Richard and Connie Dabate seemed like the perfect couple.
Photographs show husband and wife with their arms wrapped around each other, smiling widely, their eyes bright with happiness.
In family portraits, their hands rest protectively on the shoulders of their two young sons, love and pride written all over their faces.
But appearances can be deceiving and police will allege Richard "Rick" Dabate was anything but a devoted husband; he wanted his wife dead.
In 2015, two days before Christmas, Connie was gunned down in the family's Ellington, Connecticut, home in an apparent burglary gone wrong.
Dabate told police that a masked man dressed in camouflage gear shot his wife and tied him to a chair. He claimed he narrowly escaped with his own life by burning his assailant with a blowtorch, causing the man to flee.
When police arrived, they found Dabate tied to a chair on the floor and his 39-year-old wife dead with gunshot wounds to the back of her head and her stomach.
Dabate told the officers that he'd been on his way to work after dropping the kids off at school when he received an alert on his mobile phone that the burglar alarm at home had been set off.
Knowing Connie would be in the middle of her spin class at the YMCA, Dabate made his way back to the house. He claims that once inside, he was confronted by a masked intruder who threatened to harm his wife and children unless he handed over his wallet and bank account Pin numbers.
"Dabate stated he heard something upstairs and he went to check it out. He heard a noise in the master bedroom, which door was half closed," police said in an arrest document obtained by the Hartford Courant.
"Dabate stated he opened the bedroom door and saw the intruder in the closet looking through things. [He] stated the intruder was about 6'2" [1.8m], larger than he was, and was wearing a dark green camouflaged suit and mask," the statement said.
"The intruder then noticed he was in the room, and he (the intruder) pulled out a knife. Dabate said the intruder then said something like, 'give me your money, your wallet and your PIN numbers, and if you don't, I'm going to wait here for your wife and kids'."
Dabate then reportedly revealed that the intruder had a "deep voice, like the actor Vin Diesel".
"Dabate stated he was about four feet from them and running. The intruder then shot the gun, and he thought he saw a flash," the police statement continued.
"He then closed his eyes and fell to the ground. Dabate stated his ears were ringing, and he thought he heard another shot.
"Dabate stated he then got up, and saw (his wife) on the ground. Debate stated the intruder came towards him and did some sort of 'pressure point thing' on his neck and wrist while walking him 'like a dog'."
After Connie's death, Rick even posted a touching tribute to his wife on Facebook.
"As most of you know, Connie has been taken from us far too early," he wrote.
"The volume of loving friends, family and acquaintences we saw at services is a testament at how much she touched the lives of others."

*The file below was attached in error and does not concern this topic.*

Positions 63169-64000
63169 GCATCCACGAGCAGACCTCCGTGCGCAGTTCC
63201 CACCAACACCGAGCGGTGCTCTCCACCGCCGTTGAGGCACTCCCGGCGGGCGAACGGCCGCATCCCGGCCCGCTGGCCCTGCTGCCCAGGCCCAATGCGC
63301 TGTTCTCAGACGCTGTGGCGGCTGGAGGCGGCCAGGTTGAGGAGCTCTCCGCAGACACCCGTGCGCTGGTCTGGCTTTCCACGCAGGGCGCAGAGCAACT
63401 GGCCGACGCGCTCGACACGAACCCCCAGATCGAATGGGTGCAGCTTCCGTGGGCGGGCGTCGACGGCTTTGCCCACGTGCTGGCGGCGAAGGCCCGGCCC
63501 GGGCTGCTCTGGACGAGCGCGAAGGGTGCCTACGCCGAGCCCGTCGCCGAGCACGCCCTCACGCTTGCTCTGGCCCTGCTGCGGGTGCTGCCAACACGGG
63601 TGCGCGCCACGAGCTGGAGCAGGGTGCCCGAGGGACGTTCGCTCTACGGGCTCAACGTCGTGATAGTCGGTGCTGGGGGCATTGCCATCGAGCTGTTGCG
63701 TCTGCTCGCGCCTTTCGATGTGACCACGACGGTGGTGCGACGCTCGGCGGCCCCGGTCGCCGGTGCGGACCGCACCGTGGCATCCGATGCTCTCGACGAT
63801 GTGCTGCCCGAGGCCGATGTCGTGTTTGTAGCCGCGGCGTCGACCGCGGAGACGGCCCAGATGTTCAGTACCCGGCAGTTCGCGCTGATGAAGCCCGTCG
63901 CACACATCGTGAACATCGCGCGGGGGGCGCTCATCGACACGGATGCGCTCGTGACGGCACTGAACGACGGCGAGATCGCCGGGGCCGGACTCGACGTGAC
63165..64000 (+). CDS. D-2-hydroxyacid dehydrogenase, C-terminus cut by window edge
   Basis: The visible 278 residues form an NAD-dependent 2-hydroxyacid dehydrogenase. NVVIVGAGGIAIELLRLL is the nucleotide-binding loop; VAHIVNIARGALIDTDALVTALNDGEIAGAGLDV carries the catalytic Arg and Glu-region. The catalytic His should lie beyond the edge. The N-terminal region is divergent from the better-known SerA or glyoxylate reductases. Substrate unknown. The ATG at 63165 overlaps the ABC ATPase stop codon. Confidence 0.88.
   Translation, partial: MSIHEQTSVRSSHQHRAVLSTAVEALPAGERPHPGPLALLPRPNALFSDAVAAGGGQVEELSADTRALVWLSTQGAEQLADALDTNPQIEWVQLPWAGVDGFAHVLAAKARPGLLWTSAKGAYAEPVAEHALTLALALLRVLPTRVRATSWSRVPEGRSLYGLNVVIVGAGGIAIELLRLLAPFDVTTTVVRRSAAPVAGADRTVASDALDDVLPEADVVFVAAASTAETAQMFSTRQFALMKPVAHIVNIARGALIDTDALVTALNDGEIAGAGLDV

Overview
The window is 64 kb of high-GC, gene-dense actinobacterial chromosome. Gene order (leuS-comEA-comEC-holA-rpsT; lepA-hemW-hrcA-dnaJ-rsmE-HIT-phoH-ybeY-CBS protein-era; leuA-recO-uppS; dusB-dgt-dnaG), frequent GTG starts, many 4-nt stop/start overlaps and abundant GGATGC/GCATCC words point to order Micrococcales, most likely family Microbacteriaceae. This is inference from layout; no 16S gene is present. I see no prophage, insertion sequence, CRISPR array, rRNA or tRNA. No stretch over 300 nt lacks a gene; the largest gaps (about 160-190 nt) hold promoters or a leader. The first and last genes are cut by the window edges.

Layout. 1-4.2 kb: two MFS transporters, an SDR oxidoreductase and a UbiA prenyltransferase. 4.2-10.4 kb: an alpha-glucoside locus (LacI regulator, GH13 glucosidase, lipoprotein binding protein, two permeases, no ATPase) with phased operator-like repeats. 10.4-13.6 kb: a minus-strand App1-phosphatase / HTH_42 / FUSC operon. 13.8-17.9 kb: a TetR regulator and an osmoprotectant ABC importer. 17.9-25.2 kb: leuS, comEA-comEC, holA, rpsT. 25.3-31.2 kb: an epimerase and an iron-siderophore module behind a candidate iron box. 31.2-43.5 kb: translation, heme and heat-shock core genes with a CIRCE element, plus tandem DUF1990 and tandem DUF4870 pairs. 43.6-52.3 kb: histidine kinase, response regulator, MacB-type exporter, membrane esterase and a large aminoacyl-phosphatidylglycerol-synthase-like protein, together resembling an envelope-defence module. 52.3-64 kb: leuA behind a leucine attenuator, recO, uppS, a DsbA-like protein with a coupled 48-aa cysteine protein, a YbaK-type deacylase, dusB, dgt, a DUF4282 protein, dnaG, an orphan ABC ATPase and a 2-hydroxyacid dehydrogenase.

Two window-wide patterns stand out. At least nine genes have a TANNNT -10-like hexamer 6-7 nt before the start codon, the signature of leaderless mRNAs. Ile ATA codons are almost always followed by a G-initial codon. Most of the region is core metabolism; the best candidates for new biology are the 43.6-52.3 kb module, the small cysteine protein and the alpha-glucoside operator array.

The shocking crime remained a mystery until last week, when police laid murder charges against Rick Dabate.
Police will allege the 40-year-old IT worker concocted a bizarre and elaborate story to cover up his plan to kill Connie so he could marry his pregnant mistress - a childhood sweetheart he'd allegedly been having an affair with for seven years.
Police and family members had been suspicious of Dabate's version of events from the start. His story kept changing, seemingly becoming more detailed and outlandish with each retelling.
They knew Connie had been shot with a .357 Magnum - the same type of gun her husband had bought just two months earlier.
When detectives confronted Dabate about his pregnant girlfriend, he claimed she was acting as a surrogate for him and his wife, who had agreed to the arrangement after discovering she was unable to have another child.
Months of digging turned up more marital secrets and lies, including financial documents allegedly showing Dabate had taken out a credit card behind his wife's back, using it to pay for flowers for his lover, secret trysts at a Motel 6 and rack up US$1200 ($1750) at a strip club.
According to police documents tendered to court, detectives learned that Dabate tried to cash in Connie's NZ$515,000 life insurance policy just five days after her murder but the insurance company denied his claim. Two years earlier, he had stopped making payments on his own policy. In January 2016, he withdrew more than NZ$97,000 from an investment account that belonged to his wife.
The investigation would take many months and relied heavily on police reviewing a wide array of digital footprints from cellphones to laptops to security alarm records. Police also used Connie Dabate's Fitbit, which she had worn to her spin class on the morning of her death, to retrace her last steps.
Those records showed her final movements inside the home were at 10:05am - nearly an hour after Richard Dabate told detectives she had been killed by the masked intruder.
"To say it is rare to use Fitbit records would be safe," District Attorney Craig Stedman told the Hartford Courant.
In a previous case, Stedman used Fitbit records to prove that a woman had fabricated a story about a stranger breaking into her home and sexually assaulting her.
"It is an electronic footprint that tracks your movements," he said. "It is a great tool for investigators. We can also get the information much faster than some other types of evidence such as DNA tests."
Dabate has been bailed before his next scheduled court appearance tomorrow.
He faces charges of murder, tampering with evidence and making a false statement.